SpareBank 1 Eu1bn sevens ‘textbook’ in busy euro covered mart

Mar 4th, 2016

Norway’s SpareBank 1 Boligkreditt sold a Eu1bn seven year covered bond on Wednesday that was described as “textbook” into a busy euro covered bond market where eight issues totalling Eu6bn were launched this week.

SpareBank 1Leads Commerzbank, Crédit Agricole, LBBW and Natixis launched the seven year issue with guidance of the 25bp over mid-swaps area. The spread was then set at 23bp, on the back of over Eu1.25bn of orders, before the size was set at Eu1bn (Nkr9.43bn).

“This was a rather textbook trade,” said a syndicate official at one of the leads.

Also in the market on Wednesday was Belgian issuer Belfius, selling a Eu500m six year Pandbrieven that was three times oversubscribed, and Singapore’s UOB, selling a Eu500m five year debut.

“The books are not as large as the Belgian’s, but this is a non-Eurozone product for an issuer that has been more frequent recently and was focussed on the price, so it is a good outcome,” said the lead syndicate official.

Syndicate officials at and away from the leads said the deal offered a new issue premium of around 5bp, seeing SpareBank 1 February 2021s at 11bp, mid, and September 2022s at 17bp.

“That premium to mid levels is in line with recent supply,” said the lead syndicate official.

A syndicate official away from the leads said demand for the deal may have been slightly limited by the frequency with which SpareBank 1 has returned to the market in recent months. The Norwegian bank sold a Eu1bn September 2022 issue in August and a Eu1.5bn 2018 issue in November, after having been absent from the euro benchmark market November 2013.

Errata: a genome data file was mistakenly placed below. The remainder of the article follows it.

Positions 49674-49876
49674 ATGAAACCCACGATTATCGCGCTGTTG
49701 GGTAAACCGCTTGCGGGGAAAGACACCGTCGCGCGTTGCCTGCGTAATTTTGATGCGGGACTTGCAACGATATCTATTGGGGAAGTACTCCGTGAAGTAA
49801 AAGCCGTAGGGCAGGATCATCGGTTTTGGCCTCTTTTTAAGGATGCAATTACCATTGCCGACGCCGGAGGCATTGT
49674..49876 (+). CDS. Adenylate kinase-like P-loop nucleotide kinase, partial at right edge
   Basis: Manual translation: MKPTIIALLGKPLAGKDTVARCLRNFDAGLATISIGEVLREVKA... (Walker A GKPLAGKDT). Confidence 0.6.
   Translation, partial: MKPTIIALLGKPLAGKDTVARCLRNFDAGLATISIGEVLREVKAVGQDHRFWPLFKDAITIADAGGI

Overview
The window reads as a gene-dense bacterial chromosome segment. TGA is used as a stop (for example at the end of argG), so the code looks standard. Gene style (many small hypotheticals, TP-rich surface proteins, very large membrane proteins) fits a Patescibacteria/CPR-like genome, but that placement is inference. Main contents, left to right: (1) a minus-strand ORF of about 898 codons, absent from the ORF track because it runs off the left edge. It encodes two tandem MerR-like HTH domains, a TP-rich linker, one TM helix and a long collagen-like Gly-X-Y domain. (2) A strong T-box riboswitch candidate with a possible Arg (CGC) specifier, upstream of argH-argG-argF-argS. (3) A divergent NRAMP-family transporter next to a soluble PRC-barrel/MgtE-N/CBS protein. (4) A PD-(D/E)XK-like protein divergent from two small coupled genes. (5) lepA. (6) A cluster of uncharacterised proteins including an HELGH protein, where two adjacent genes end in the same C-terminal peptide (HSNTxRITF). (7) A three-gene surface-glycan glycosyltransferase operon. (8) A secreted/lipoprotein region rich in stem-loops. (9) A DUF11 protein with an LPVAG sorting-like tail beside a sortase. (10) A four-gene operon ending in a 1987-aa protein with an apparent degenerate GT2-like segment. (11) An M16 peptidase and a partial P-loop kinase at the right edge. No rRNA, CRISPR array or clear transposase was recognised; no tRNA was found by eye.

“They have taken a fair bit out of the market recently,” he said. “But they still took the Eu1bn size, which they like, so it seems a solid result.”

Syndicate officials said the bulk of this week’s euro covered bond issuance had gone well, and that more successful supply is likely next week.

They added that issuers currently mulling deals will likely look to tap the market early next week, ahead of a European Central Bank meeting after which president Mario Drago is expected to announce additional quantitative easing and/or a cut to the ECB’s deposit rate.

“I don’t see why people would wait until after the ECB, because you never know what’s going to happen,” said one. “If there’s a good window and you can do your deal, I think you’re better to get it done.”

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